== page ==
How Data Annotation is Used to Train Robots to Pick Apples

Category: AI insights

Published date: 04.07.2022

Read time: 6 min

Robots across industries have already achieved an impressive level of automation. They can sort packages at warehouses, help build cars at factories, and there are even robotic dogs that can make great pets. However, there are still some basic tasks that robots cannot do, such as picking apples from a tree. If a robot could learn to pick apples without damaging them, this would alleviate a lot of time-consuming work off the shoulders of farmers. Today we will learn about the benefits of creating such AI technology and the data labeling required to train them.

Why Do We Need Apple-Picking Robots?

For a human, picking an apple is relatively simple. Just reach into a tree, feel around, touch it, and say, “Hey, this is an apple, and its stem is right here.” Pull and twist on the stem to pick the apple from the tree and place it in the right basket. Researchers have placed a lot of effort into creating a robot that can not just pick the apples but also place them into a bin without damaging them, i.e., the robot cannot squees the apples too hard, through them in the been rough manner, etc. While many creative approaches have been tried before, an AI-based approach is best because it aims to replicate human movements with robotic fingers.

If successful, such technology could transform agriculture, turning fruit-picking – a backbreaking, time-consuming human task – into one that’s speedy and easier on farmworkers. To put this into perspective, the average size of a United States orchard is 50 acres, and apples harvested from an average tree can fill 20 boxes that weigh 42 pounds each. As you can imagine, apple picking is quite a time-consuming process requiring a lot of human labor.

These efforts have become more relevant in recent years given the deteriorating working conditions on farms caused by climate change, such as extreme heat, wildfires, and the smoke that comes from them, as well as the shortage of qualified workers to actually do the work. Therefore, should such an AI robot be created, it would improve the overall working conditions as well as worker safety, although a lot will depend on how efficiently the farmers use the robots in the fields.

How Can We Create a Robot That Can Pick Apples?

To train robots to pick apples, researchers needed to change the appearance of the traditional orchard. The reason for this is that they usually contain irregularly shaped trees and giant canopies. Shifting sunbeams, fog, and clouds add to computer vision which poses too big of a hurdle for the AI system and the algorithms that power them to overcome. In fact, such tall and winding trees are challenging even for human apple pickers since they need to spend additional time carrying and adjusting the ladder into the right position to grab the apples. This is why researchers training such AI technology have shifted to orchards where trees grow flat against trellises, their trunks and branches at right angles to create a “wall of fruit.” The thinner canopy also lets more sunlight in, encouraging fruits to form.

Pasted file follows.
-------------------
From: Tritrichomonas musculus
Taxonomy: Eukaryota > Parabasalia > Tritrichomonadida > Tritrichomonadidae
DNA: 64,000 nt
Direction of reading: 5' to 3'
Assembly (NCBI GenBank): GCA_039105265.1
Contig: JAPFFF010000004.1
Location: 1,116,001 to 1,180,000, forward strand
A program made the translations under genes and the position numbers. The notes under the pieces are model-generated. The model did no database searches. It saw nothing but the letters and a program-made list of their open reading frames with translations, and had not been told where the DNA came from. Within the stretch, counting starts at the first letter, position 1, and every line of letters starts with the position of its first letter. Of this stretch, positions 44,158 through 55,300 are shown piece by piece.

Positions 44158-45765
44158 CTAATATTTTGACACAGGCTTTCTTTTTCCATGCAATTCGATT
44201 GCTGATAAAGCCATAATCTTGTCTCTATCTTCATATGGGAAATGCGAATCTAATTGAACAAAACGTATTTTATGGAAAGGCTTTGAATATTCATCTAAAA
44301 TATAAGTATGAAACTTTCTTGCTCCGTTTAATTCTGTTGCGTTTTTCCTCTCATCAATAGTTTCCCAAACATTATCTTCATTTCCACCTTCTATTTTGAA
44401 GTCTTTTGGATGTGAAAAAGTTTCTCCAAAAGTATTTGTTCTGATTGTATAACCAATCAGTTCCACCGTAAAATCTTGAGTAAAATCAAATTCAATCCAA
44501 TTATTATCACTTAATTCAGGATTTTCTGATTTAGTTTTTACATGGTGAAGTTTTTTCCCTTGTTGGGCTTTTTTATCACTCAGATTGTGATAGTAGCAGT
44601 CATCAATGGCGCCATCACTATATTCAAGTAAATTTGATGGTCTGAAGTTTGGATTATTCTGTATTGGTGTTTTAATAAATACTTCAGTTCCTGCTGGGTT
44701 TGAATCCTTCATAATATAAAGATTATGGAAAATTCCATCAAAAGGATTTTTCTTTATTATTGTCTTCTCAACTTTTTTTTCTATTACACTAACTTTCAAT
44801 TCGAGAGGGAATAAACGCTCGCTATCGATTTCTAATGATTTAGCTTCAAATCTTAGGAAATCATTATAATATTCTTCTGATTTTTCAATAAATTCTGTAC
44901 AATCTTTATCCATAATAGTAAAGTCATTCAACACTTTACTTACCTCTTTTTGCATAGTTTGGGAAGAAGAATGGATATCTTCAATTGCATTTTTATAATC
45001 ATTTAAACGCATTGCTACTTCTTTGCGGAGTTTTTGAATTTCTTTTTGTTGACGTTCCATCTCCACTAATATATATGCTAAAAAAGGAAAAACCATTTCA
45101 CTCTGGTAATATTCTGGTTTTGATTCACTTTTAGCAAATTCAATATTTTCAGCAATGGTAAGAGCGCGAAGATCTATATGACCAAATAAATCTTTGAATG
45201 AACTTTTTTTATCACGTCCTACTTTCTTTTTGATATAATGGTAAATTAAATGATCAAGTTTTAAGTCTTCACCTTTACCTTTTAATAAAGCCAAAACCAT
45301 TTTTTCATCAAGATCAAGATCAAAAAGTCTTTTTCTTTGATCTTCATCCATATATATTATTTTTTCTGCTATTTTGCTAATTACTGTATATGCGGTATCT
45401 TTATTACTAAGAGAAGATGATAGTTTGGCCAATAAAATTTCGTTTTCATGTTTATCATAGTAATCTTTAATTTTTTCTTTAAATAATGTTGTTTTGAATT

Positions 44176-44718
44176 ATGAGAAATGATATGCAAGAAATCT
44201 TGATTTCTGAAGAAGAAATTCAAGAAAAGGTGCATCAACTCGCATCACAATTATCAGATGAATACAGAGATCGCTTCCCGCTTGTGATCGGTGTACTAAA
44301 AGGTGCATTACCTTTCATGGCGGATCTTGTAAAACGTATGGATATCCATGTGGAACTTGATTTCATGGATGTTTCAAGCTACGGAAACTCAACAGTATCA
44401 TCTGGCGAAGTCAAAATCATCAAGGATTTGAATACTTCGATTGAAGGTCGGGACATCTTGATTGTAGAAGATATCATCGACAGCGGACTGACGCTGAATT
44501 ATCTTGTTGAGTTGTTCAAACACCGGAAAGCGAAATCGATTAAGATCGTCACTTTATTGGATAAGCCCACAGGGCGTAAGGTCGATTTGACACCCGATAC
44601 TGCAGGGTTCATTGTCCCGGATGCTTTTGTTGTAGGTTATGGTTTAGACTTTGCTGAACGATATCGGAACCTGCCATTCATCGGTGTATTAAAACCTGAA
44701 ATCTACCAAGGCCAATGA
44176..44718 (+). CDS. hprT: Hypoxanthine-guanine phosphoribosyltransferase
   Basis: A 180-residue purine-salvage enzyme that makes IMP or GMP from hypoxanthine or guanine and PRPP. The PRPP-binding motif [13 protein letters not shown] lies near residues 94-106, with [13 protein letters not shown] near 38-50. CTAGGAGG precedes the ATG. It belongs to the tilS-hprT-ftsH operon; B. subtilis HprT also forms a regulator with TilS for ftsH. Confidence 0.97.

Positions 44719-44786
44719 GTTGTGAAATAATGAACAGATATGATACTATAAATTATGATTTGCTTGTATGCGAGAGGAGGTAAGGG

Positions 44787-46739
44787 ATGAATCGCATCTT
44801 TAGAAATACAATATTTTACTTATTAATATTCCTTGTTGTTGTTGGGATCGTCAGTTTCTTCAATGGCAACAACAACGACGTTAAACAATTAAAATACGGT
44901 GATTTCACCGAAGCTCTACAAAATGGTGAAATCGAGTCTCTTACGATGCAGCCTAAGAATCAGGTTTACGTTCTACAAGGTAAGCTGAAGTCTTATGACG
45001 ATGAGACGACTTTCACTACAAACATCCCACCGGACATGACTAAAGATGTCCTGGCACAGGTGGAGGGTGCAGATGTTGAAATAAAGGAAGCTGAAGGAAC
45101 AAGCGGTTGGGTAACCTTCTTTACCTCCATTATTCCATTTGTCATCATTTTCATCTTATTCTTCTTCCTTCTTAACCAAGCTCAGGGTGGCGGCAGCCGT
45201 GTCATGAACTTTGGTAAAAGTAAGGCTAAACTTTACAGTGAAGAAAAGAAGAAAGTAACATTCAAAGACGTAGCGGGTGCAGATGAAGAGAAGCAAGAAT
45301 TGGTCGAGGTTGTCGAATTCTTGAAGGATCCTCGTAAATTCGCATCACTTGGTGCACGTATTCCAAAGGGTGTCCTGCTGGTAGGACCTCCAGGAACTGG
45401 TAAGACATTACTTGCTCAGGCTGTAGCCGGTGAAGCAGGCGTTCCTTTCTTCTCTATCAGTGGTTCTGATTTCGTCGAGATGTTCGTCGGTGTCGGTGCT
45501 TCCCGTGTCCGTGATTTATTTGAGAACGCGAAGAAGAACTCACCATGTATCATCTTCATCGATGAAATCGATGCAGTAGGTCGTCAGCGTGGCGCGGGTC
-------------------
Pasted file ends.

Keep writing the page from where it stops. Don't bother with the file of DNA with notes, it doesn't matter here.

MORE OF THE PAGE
The AI robot, which is essentially a giant arm mounted on a rolling platform, takes about five seconds to pick an apple. It has picked an apple successfully about half of the 500 or so times it has tried so far. Still, the robotic arm has cracked some problems that posed hurdles to automation. For instance, it can avoid damaging both fruit and tree limbs in the harvesting process.

What Data Annotation Required to Create an Apple-Picking Robot?

In order to pick the apple, the robot must first detect it with its computer vision cameras. This requires human data annotators to label apples of various shapes, colors, and sizes in images or videos. In addition to picking the apples, the robot needs to navigate the orchard and avoid running into trees. This would require 3D Point annotation, which would allow the robot to orient itself in the surrounding environment and understand the distance between itself and an object next close or far away from it.

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